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Mansour, Shawky
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Bunce, Michael
941e9b18-866b-4433-ad8e-4b20df90bde0
Goatley, Christopher Harry Robert
b158dc1a-76f3-4ace-9d33-260d8c76ac93
Power, Matthew
1ada75bd-1dd0-4669-bc83-65cbcd4a66e7
Marshell, Alyssa
bb0e462c-58b0-4023-9dcc-3e9c66f5d0a7

DiBattista, Joseph D., Berumen, Michael L, Priest, Mark A, De Brauwer, Maarten, Coker, Darren J., Sinclair‐Taylor, Tane H, Hay, Amanda, Bruss, Gerd, Mansour, Shawky, Bunce, Michael, Goatley, Christopher Harry Robert, Power, Matthew and Marshell, Alyssa (2022) Environmental DNA reveals a multi‐taxa biogeographic break across the Arabian Sea and Sea of Oman. Environmental DNA, 4 (1), 206-221. (doi:10.1002/edn3.252).

Record type: Article

Abstract

Environmental DNA (eDNA) is increasingly being used to assess community composition in marine ecosystems. Applying eDNA approaches across broad spatial scales now provide the potential to inform biogeographic analyses. However, to date, few studies have employed this technique to assess broad biogeographic patterns across multiple taxonomic groups. Here, we compare eDNA-derived communities of bony fishes and invertebrates, including corals and sponges, from 15 locations spanning the entire length of the Omani coast. This survey includes a variety of habitats, including coral and rocky reefs, and covers three distinct marine ecoregions. Our data support a known biogeographic break in fish communities between the north and the south of Oman; however, the eDNA data highlight that this faunal break is mostly reflected in schooling baitfish species (e.g., sardines and anchovies), whereas reef-associated fish communities appear more homogeneous along this coastline. Furthermore, our data provide indications that these biogeographic breaks also affect invertebrate communities, which includes corals, sponges, and broader eukaryotic groups. The observed community shifts were correlated with local environmental and anthropogenic differences characteristic of this coastline, particularly for the eDNA-derived bony fish communities. Overall, this study provides compelling support that eDNA sequencing and associated analyses may serve as powerful tools to detect community differences across biogeographic breaks and ecoregions, particularly in places where there is significant variation in oceanographic conditions or anthropogenic impacts.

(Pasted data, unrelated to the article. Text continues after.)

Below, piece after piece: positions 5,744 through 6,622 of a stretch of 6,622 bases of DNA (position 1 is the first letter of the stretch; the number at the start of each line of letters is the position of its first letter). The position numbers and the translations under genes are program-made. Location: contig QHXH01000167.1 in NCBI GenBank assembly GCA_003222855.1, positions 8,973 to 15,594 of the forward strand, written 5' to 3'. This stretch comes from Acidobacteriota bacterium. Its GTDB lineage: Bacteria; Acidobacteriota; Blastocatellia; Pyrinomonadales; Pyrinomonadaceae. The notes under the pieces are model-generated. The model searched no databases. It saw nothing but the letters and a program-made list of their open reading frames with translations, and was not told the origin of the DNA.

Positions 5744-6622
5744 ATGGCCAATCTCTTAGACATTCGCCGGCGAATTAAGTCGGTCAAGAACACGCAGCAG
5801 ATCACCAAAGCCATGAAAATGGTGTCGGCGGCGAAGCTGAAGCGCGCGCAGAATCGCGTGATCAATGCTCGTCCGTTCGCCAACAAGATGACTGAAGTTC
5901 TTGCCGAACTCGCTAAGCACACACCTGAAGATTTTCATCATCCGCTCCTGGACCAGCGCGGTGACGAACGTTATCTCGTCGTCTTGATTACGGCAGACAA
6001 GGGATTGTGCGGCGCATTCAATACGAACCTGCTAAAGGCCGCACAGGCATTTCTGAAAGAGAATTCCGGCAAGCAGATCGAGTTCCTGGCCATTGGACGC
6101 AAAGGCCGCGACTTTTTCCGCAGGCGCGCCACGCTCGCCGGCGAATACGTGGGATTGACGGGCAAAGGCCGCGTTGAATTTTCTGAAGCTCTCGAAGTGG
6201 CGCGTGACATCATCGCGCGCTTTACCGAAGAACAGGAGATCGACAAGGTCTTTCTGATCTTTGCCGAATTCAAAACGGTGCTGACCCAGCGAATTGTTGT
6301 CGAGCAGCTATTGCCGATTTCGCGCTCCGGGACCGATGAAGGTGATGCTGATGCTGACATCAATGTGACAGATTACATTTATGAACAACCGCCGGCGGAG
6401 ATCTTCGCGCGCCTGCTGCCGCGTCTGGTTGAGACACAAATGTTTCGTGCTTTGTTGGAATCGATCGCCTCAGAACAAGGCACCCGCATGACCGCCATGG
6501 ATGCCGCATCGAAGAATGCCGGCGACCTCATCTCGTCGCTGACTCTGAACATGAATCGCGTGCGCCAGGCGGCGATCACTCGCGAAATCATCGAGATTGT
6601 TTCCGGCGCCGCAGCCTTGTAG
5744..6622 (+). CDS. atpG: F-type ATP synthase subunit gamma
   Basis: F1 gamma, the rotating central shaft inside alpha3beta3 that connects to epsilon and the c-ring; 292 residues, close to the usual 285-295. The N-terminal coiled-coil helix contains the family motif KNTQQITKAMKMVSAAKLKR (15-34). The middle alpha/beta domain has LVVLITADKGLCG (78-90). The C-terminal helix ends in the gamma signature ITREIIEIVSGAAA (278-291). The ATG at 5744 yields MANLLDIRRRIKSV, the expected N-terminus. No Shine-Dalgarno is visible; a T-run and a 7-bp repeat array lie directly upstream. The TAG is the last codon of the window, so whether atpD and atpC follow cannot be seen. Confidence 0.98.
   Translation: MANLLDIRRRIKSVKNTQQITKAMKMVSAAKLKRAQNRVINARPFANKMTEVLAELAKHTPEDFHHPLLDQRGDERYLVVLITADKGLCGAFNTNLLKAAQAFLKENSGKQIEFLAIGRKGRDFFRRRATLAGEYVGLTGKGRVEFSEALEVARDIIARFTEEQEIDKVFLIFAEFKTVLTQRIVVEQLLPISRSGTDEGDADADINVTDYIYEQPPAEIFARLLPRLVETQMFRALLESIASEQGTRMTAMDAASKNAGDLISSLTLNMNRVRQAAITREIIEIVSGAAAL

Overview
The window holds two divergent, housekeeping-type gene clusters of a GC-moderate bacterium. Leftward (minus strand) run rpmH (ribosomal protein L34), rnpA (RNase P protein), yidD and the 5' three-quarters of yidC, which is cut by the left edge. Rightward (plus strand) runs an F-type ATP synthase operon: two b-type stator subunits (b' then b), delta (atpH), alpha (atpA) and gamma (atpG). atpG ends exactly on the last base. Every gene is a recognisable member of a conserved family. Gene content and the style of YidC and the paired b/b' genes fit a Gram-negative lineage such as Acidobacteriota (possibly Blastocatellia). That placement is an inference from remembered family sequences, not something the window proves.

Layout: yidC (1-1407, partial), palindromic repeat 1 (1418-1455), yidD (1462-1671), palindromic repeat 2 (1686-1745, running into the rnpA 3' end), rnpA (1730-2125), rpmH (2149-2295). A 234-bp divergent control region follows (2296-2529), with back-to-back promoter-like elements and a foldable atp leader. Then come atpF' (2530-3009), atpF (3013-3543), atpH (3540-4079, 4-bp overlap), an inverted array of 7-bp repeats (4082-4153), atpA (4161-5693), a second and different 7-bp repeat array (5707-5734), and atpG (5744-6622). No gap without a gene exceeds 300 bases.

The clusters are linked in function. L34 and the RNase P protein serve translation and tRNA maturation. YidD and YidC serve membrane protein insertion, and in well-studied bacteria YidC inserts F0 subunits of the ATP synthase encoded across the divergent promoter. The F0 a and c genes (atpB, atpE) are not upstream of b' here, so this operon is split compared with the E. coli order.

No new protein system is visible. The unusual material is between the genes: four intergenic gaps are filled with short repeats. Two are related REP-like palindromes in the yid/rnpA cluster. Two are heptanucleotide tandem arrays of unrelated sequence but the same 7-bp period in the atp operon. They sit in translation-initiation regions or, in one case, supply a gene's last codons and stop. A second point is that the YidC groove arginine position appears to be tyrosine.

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Published date: 1 January 2022

Identifiers

Local EPrints ID: 469186
URI: http://eprints.soton.ac.uk/id/eprint/469186
PURE UUID: 02afdd2e-1425-451e-835d-9a6f0d9c5ec8
ORCID for Christopher Harry Robert Goatley: ORCID iD orcid.org/0000-0002-2930-5591

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Date deposited: 08 Sep 2022 17:10
Last modified: 10 Sep 2022 02:06

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Contributors

Author: Joseph D. DiBattista
Author: Michael L Berumen
Author: Mark A Priest
Author: Maarten De Brauwer
Author: Darren J. Coker
Author: Tane H Sinclair‐Taylor
Author: Amanda Hay
Author: Gerd Bruss
Author: Shawky Mansour
Author: Michael Bunce
Author: Christopher Harry Robert Goatley ORCID iD
Author: Matthew Power
Author: Alyssa Marshell